This seems to assume that in 2011 government funding will be required to support development of commercial crew transport; that private investment will not be sufficient.  Was that your intent?  Do you think e.g. SpaceX won't internally fund its 2011 crewed Dragon activities sufficiently in the absence of NASA/CCDev support?

I'm pretty sure they won't.  They only have so much IR&D budget, and they'll put that into things like Falcon Heavy and their Vandenburg site to get it ready for EELV flights.

~Jon

What about Elon's pledge to get a Crewed Dragon operational with or without NASA funding? I've lost track of the number of times he said that.
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I started my career on the Saturn-V F-1A engine

Online yg1968

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Re: NASA FY 2011 Appropriations - preview
« Reply #1150 on: 04/13/2011 01:36 am »
Doesn't such a small amount budgeted for commercial crew pretty much guarantee that commercial crew won't make 2016?

This seems to assume that in 2011 government funding will be required to support development of commercial crew transport; that private investment will not be sufficient.  Was that your intent?  Do you think e.g. SpaceX won't internally fund its 2011 crewed Dragon activities sufficiently in the absence of NASA/CCDev support?

I'm pretty sure they won't.  They only have so much IR&D budget, and they'll put that into things like Falcon Heavy and their Vandenburg site to get it ready for EELV flights.

~Jon

What about Elon's pledge to get a Crewed Dragon operational with or without NASA funding? I've lost track of the number of times he said that.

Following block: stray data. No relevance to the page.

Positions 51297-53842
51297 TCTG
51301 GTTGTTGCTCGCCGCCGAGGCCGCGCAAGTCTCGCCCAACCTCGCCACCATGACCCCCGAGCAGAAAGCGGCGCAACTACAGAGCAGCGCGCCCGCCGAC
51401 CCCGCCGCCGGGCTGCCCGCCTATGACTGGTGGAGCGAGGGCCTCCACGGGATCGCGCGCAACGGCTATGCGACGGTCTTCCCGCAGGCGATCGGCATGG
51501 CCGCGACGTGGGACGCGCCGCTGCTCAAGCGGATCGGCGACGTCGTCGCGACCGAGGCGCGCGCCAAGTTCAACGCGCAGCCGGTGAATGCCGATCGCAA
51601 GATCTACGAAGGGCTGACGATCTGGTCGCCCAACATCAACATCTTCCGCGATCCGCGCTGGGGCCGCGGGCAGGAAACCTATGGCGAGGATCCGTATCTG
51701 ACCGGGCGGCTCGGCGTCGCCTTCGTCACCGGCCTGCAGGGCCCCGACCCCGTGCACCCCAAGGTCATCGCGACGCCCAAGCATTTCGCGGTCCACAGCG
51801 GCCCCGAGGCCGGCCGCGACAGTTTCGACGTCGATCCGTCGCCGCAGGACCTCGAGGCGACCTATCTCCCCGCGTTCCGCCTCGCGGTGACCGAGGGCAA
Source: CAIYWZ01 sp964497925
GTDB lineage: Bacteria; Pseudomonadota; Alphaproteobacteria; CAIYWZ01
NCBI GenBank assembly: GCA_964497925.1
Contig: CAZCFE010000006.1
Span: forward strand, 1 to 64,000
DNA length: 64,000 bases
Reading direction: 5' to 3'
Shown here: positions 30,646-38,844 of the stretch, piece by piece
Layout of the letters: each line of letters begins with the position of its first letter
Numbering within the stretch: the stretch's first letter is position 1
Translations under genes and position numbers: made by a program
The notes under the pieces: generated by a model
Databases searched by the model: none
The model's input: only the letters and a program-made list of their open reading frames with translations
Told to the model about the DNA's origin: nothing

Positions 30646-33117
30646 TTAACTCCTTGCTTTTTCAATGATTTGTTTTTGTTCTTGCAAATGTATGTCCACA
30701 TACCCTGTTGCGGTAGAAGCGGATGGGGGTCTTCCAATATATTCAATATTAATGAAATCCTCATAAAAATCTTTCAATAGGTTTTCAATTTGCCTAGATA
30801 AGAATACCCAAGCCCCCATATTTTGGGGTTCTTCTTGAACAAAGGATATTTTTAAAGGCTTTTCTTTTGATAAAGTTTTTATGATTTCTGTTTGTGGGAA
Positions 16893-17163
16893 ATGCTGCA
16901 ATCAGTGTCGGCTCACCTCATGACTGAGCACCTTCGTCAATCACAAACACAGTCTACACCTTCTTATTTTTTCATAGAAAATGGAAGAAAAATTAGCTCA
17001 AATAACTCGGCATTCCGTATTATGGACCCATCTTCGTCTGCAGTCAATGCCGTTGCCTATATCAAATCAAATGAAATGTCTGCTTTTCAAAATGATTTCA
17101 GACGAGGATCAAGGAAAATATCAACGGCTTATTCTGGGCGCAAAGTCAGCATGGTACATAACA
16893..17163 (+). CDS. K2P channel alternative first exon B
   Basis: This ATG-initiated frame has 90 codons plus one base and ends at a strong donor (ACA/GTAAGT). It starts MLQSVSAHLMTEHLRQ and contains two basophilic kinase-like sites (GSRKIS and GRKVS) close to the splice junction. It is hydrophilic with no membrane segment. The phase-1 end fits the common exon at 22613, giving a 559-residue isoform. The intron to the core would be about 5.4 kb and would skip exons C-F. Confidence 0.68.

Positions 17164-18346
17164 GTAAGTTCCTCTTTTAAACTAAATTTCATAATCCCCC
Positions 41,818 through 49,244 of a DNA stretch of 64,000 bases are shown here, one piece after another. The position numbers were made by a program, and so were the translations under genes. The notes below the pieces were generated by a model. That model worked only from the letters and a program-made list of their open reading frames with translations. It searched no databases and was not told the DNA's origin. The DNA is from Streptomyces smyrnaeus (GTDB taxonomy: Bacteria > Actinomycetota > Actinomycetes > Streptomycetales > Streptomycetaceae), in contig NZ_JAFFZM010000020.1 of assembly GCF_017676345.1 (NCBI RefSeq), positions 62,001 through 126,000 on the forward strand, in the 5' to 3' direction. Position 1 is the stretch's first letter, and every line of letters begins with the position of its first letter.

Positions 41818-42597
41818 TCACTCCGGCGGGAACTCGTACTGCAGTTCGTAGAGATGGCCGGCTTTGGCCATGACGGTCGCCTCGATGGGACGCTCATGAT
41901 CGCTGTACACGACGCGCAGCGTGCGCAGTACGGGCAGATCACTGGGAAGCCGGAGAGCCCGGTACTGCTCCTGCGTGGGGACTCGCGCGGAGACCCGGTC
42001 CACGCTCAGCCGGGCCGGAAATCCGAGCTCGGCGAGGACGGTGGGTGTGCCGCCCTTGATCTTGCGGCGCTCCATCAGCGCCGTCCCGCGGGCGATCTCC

He also said that it would take a lot more time to have a crewed Dragon without NASA funding.

Online yg1968

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Re: NASA FY 2011 Appropriations - preview
« Reply #1151 on: 04/13/2011 02:16 am »
I don't know if I am calculating this right but because the amounts for SLS and MPCV were increased in the full-year FY2011 CR bill from the amounts in the 2010 NASA Authorization bill, commercial crew would be reduced on a prorata basis from $312M to $225M.

I arrive at that number by substracting the SLS and MPCV amounts from the exploration funds in the NASA Authorization bill and the full-year CR and then doing a prorata based on the numbers in the 2010 NASA Authorization bill on the remainder of the funds given the fact that no specific number is given for the other exploration items in the full-year CR.

In other words, here is how I calculate the pro-rata for commercial crew:
(3808.3-1200-1800) / (3868-1120-1631) =
808.3/1117 =
72.36%

72.36% x $312M = $225.8M for commercial crew.

51D Mascot, am I correct in my reasoning here that the minimum amounts in the NASA Authhorization bill get pro rated if they are not specifically mentionned in the full-year CR?   

I'm not an "appropriator," so cannot speak authoritatively without checking, but off the top of my head I would say it's not necessarily the case; In a manner of speaking, even the specified amounts are, in a sense, "prorated" for the balance of the year; they are used to establish a "spending rate" at a level that would equal that minimum amount for the full fiscal year. That will have to then be calculated against the actual expenditures to date, and then NASA will come up with an "Operating Plan" that shows their planned allocations for the appropriated amounts going forward, across the board, which they will have to submit to the appropriations committees for approval. Depending on limits on transfer authority between accounts, they can parse the unspecified funding levels in a variety of ways, but they need committee concurrence to be able to proceed with the op plan--which you can be sure will be carefully reviewed against the provisions and priorities of PL 111-267. I'll double-check, but that's my general understanding.